How and Why I Became a Nikon Photographer

Beyond the Lens.

How and Why I Became a Nikon Photographer

Let’s take a walk down memory lane. In 2008 I was just about done editing my early drafts of Journeys Through Darkness: A Biography of award-winning, legally blind Nikon photographer Kurt Weston. While I still had Weston’s story fresh in my mind, I decided to get more serious about photography, myself and take a few classes. After all, being able to take (make) decent pictures could help me get more assignments–writing and photography assignments.

A couple of photographers I knew then (I’m still very much in touch with them) were Nikon photographers. In 2003-2004 I met award-winning (Nikon) photographer Marvin Newman. A couple of years later, I met one of my favorite photographers, Kurt Weston, who, as I mentioned above, is also a Nikon shooter–I ended up interviewing Weston for A&U Magazine–America’s AIDS Magazine, in 2005 and several other times. Also, I wrote a book about his life and photography work.

World AIDS Day 2018, at the Orange County Center for Contemporary Art: award-winning photographer Kurt Weston talks about his work, including in his show, Remember: An AIDS Retrospective. Photo by Alina Oswald.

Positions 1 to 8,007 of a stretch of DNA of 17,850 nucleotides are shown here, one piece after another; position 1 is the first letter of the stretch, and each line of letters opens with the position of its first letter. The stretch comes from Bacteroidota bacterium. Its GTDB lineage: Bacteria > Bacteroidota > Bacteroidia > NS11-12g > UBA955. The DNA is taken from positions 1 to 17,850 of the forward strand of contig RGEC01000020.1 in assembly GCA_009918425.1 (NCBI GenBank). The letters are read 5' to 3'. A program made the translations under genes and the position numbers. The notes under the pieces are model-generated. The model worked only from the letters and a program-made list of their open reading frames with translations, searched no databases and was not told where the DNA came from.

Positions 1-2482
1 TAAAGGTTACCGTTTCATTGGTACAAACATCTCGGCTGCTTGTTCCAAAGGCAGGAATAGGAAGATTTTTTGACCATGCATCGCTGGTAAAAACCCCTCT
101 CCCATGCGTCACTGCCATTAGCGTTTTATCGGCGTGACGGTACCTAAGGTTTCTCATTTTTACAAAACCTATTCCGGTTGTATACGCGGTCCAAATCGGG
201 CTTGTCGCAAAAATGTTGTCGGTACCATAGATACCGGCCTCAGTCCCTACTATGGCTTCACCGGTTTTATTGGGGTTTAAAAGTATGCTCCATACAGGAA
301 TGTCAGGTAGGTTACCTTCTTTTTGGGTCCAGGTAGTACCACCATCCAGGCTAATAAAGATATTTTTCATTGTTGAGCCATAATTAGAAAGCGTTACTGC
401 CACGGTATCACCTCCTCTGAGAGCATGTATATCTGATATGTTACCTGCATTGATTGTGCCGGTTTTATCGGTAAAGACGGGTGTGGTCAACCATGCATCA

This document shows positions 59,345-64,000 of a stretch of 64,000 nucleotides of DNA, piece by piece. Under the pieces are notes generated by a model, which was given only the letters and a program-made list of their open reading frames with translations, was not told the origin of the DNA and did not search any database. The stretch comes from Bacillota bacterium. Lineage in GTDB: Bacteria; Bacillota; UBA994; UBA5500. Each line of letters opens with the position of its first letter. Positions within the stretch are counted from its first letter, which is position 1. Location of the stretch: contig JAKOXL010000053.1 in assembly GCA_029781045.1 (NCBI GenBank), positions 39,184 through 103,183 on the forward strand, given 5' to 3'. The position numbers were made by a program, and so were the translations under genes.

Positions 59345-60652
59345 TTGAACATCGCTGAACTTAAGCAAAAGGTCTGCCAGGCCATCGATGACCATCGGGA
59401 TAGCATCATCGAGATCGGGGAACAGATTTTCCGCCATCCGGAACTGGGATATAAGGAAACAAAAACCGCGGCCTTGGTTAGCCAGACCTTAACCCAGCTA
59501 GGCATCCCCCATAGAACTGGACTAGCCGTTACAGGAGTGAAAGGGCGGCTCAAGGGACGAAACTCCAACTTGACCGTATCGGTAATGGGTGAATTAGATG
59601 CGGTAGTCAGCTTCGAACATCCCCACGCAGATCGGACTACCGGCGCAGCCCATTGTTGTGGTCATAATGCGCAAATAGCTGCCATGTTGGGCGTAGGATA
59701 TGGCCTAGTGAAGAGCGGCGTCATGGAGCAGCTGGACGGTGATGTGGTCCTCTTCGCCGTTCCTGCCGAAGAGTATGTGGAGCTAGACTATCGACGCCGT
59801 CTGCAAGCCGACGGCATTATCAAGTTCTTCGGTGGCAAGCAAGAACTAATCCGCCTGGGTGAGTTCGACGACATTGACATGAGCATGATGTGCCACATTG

And so, by the time I decided to take on a few photography courses and workshops at SVA (School of Visual Arts, in New York City) and B&H, I already had my eyes on Nikon. Then, while at B&H, I met the amazing David Brommer (Suspect Photography), also a Nikon shooter.

While studying photography, I’ve also met photographers I admire, Nikon ambassadors such as Vincent Versace, and boudoir photographer Jennifer Rozenbaum.

Photographing Fleet Week in NYC.

That said, over the years, I’ve also met quite a few Canon photographers and Sony and Olympus photographers whose work I love and whose advice I cherish. Ultimately, we all know it’s not really about the camera. As Ansel Adams once said, “The most important component of a camera is the twelve inches behind it.” California-based photographer Peter Adams adds to that, saying (in a quote) that “a camera didn’t make a good picture any more than a typewriter wrote a good novel.”

Truth is that we all have our heroes in our personal and professional lives. My first photography heroes and mentors happen to be Nikon shooters. They opened my eyes to Nikon and became a Nikon photographer myself. And I thank them for that!

Thank you all for stopping by and reading my blog!

Alina Oswald

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